Posted on August 26th, 2005 No comments
We just quietly launched a public beta of the next version of Bakotopia.com on the “Bakomatic” platform. You can check it out here: http://www.bakotopia.com/beta. We need more testers, so even if you’re not in Bakersfield, please feel free to register and try out some of the new features. Let me know if you find any bugs! That’s the whole point of a beta test.
This next version is even more about persona. It has several types of user profile ratings (including the ability to rate bands based on how many beers they’re worth to you), profile guestbooks, and a liberal sprinkling of user profiles throughout the site. In addition, if you have a profile photo and you sign on, your profile pic shows up right on the home page, as well as right alongside anything you post and in sidebars.
The calendar is also much improved, with a clickable calendar widget appearing on almost every page. Not surprisingly, events have been the most popular type of post on the youth-oriented Bakotopia. We’re seeing more local bands and clubs start to post their gigs, so we know the calendar widget will be a big hit.
Finally, we are starting to experiment with using the “Bakomatic” platform that now powers Bakotopia to power other brands. More about that in a few weeks!
This is my favorite version of Bakotopia so far because it starts to flirt with social networking. It will be impossible to use this site and not meet new people. As I’ve said before, I believe the most successful online communities work because of their ability to connect people with like minds, interests and goals. We have much more work to do to make Bakotopia and Bakomatic a true social networking tool, but Bakotopia 1.5 is an important first step in that direction.
(Oh — and speaking of persona, if you can help me secure five stars in my Hot and Cool ratings, it would be much appreciated
Posted on August 26th, 2005 1 comment
Two things jumped out at me from my daily Slashdot digest.
1) AOL is laying off 700 workers again. I say “again” because the entire 6 1/2 years I was at AOL, they had layoffs of this magnitude at least once a year and sometimes even twice — even during the “go-go ’90s”. It was a form of corporate Darwinism which I believe even Darwin would say had a devolutionary effect. I guess it gives them a temporary quarterly stock price boost, but I have to really wonder if it’s helping them at all in the long run.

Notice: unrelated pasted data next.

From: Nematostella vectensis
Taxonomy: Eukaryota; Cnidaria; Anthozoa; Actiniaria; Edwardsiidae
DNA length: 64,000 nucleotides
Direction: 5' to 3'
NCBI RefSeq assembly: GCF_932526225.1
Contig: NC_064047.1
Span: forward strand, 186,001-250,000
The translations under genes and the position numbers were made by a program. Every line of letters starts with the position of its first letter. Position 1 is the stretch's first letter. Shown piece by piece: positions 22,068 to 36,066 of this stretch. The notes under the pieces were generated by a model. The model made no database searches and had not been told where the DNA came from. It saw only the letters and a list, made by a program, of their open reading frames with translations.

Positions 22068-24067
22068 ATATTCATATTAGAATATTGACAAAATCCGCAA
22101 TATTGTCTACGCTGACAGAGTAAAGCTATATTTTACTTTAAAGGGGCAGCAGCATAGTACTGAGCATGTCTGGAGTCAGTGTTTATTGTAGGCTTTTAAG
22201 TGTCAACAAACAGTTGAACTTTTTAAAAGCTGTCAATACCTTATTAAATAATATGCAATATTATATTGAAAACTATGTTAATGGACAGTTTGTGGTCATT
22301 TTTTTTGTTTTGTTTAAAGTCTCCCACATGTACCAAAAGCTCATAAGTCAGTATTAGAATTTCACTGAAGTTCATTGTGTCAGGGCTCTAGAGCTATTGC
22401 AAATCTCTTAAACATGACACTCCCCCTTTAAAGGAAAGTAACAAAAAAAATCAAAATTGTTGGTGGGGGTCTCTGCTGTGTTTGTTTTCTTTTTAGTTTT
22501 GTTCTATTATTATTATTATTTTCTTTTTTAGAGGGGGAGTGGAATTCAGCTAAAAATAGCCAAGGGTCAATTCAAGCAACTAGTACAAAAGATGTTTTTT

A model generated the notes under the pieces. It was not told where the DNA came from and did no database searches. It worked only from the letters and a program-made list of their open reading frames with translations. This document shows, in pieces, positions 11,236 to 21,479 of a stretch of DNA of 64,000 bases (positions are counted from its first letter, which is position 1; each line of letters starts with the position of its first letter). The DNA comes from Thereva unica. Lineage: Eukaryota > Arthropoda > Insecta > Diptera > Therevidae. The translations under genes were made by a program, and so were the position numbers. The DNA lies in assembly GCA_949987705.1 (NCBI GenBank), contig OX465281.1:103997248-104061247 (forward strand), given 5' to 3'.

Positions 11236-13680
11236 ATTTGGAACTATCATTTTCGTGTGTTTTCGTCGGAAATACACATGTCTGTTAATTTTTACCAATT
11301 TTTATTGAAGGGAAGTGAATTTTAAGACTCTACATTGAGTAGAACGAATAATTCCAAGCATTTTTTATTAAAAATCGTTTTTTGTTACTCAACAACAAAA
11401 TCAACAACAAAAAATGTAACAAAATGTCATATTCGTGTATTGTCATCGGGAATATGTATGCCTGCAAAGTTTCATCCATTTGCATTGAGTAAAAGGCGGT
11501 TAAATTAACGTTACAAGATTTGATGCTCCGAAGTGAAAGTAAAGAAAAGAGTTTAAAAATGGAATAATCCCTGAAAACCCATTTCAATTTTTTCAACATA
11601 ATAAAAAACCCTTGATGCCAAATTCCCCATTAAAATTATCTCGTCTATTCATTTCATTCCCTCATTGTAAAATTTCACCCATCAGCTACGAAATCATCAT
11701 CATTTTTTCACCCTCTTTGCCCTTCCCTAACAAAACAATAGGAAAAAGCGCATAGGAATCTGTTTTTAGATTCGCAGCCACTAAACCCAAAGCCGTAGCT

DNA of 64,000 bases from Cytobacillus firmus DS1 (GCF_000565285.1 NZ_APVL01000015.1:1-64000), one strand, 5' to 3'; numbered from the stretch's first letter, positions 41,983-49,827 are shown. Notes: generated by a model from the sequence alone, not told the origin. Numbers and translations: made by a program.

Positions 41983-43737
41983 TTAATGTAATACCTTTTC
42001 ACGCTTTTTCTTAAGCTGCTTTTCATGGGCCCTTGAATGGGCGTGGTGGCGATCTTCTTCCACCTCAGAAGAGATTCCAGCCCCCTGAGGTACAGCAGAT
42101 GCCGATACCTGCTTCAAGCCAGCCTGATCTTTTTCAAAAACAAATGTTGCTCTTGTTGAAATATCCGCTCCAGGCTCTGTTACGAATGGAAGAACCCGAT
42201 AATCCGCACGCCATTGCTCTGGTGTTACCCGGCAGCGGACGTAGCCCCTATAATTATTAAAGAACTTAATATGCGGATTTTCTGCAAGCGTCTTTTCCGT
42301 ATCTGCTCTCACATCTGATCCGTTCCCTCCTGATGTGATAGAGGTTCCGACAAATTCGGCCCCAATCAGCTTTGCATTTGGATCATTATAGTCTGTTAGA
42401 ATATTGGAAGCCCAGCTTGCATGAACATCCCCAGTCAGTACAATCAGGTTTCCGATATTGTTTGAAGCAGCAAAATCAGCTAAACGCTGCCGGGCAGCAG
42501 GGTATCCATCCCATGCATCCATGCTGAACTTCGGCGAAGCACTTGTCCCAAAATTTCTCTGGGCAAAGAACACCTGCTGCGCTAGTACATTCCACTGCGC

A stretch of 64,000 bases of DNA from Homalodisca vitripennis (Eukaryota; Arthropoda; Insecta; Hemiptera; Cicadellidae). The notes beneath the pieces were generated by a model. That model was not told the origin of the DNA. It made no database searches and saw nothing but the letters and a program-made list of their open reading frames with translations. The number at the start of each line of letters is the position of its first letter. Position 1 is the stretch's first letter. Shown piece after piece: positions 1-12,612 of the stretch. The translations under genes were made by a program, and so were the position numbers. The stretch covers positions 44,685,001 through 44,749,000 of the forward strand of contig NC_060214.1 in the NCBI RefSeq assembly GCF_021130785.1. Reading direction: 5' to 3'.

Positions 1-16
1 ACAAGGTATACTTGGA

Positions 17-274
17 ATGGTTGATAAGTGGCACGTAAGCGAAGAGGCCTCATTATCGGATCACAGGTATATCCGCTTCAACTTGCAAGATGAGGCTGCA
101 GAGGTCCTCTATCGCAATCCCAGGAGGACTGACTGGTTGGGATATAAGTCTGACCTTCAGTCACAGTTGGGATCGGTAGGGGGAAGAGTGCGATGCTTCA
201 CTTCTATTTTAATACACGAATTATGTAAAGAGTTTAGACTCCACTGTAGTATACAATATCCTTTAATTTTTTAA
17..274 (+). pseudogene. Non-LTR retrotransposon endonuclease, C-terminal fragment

I know many good, smart people who have survived years of layoffs at AOL like I did who could lose their jobs, and that’s going to be yet another major loss of brainpower for the company. You’re all in my thoughts and prayers!
Meanwhile, companies like Google continue their hiring spree and launch new products, like their Talk and Desktop 2 products. I hope the Time Warner people who now call the shots are paying attention to that, because Google is plotting world domination in much the same way that AOL was in the 90s. With their open APIs and numerous free services, I can envision Google taking a good deal of business away from AOL and Yahoo (the latter of which curiously ditched Google as a search partner a few years ago, probably after realizing what Google was really up to). According to the article above, most of AOL’s revenue growth this quarter was from paid Google search ad links. Yikes!
2) Ted Leonsis is leading a new Audience group at AOL that will “draw more visitors to its AOL.com home page by offering more free content and services”. There have been many efforts at this over the years, but with Leonsis in charge I have more faith than ever that it will work. Ted Leonsis has always put customer experience above revenue, clearly understanding that without an audience you have no potential for any revenue period. By embracing the “free” web users in such a bold way, they should be able to get a chunk of the advertising dollars now streaming anew into the interactive arena. (On another note — it sounds like audience fragmentation has affected even AOL! I just hope this new strategy isn’t too little too late.)